Mona Del Hirst, cybercriminal?

Mona Del Hirst may claim she was just engaged in “performance art” at 2225 South 500 East, Salt Lake City, Utah on March 22, 2012 when she hacked into Tea Party activist Anna Jones’ Facebook account and helped her “art loving” progressive friends impersonate Miss Jones. However, she was possibly engaged in a crime under Utah law.

Title 76 Utah Criminal Code
Chapter 6
Section 703.   Computer crimes and penalties.

(1) A person who without authorization gains or attempts to gain access to and alters, damages, destroys, discloses, or modifies any computer, computer network, computer property, computer system, computer program, computer data or software, and thereby causes damage to another, or obtains money, property, information, or a benefit for any person without legal right, is guilty of:
(a) a class B misdemeanor when:
(i) the damage caused or the value of the money, property, or benefit obtained or sought to be obtained is less than $500; or
(ii) the information obtained is not confidential;

(b) a class A misdemeanor when the damage caused or the value of the money, property, or benefit obtained or sought to be obtained is or exceeds $500 but is less than $1,500;
(c) a third degree felony when the damage caused or the value of the money, property, or benefit obtained or sought to be obtained is or exceeds $1,500 but is less than $5,000;
(d) a second degree felony when the damage caused or the value of the money, property, or benefit obtained or sought to be obtained is or exceeds $5,000; or
(e) a third degree felony when:
(i) the property or benefit obtained or sought to be obtained is a license or entitlement;
(ii) the damage is to the license or entitlement of another person; or
(iii) the information obtained is confidential; or
(iv) in gaining access the person breaches or breaks through a security system.

(2)
(a) Except as provided in Subsection (2)(b), a person who intentionally or knowingly and without authorization gains or attempts to gain access to a computer, computer network, computer property, or computer system under circumstances not otherwise constituting an offense under this section is guilty of a class B misdemeanor.
(b) Notwithstanding Subsection (2)(a), a retailer that uses an electronic product identification or tracking system, or other technology to identify, track, or price goods is not guilty of a violation of Subsection (2)(a) if the equipment designed to read the electronic product identification or tracking system data and used by the retailer to identify, track, or price goods is located within the retailer’s location.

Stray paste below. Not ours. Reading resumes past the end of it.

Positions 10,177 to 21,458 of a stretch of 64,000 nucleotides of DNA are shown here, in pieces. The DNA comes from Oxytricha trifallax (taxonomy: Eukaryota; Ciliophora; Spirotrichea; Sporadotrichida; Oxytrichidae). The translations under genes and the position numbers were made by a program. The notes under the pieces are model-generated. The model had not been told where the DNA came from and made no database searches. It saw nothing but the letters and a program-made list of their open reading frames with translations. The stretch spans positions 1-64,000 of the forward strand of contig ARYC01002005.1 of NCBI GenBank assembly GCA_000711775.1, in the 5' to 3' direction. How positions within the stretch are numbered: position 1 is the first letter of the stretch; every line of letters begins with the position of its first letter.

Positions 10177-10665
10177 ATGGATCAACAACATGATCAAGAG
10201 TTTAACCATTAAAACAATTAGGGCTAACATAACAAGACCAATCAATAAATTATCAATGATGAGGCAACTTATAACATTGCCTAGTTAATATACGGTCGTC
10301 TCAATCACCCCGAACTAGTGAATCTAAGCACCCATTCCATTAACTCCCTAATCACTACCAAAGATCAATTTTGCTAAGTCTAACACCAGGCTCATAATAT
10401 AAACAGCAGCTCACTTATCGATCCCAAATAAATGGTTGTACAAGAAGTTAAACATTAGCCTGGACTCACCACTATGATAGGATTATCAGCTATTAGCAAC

(3) A person who uses or knowingly allows another person to use any computer, computer network, computer property, or computer system, program, or software to devise or execute any artifice or scheme to defraud or to obtain money, property, services, or other things of value by false pretenses, promises, or representations, is guilty of an offense based on the value of the money, property, services, or things of value, in the degree set forth in Subsection 76-10-1801(1).
(4) A person who intentionally or knowingly and without authorization, interferes with or interrupts computer services to another authorized to receive the services is guilty of a class A misdemeanor.
(5) It is an affirmative defense to Subsections (1) and (2) that a person obtained access or attempted to obtain access in response to, and for the purpose of protecting against or investigating, a prior attempted or successful breach of security of a computer, computer network, computer property, computer system whose security the person is authorized or entitled to protect, and the access attempted or obtained was no greater than reasonably necessary for that purpose.

If Ms. Hirst is found guilty of a Class B misdemeanor, she can be jailed for up to six months. For a Class A misdemeanor, the jail term can be up to a year. For a third degree felony, she can be jailed for up to five years. I hope she earned enough from her little “performance” to cover her attorney’s fees.

The smug “patrons” who participated in her crime “art” had better hope they can’t be identified by prosecutors.

Comments are closed.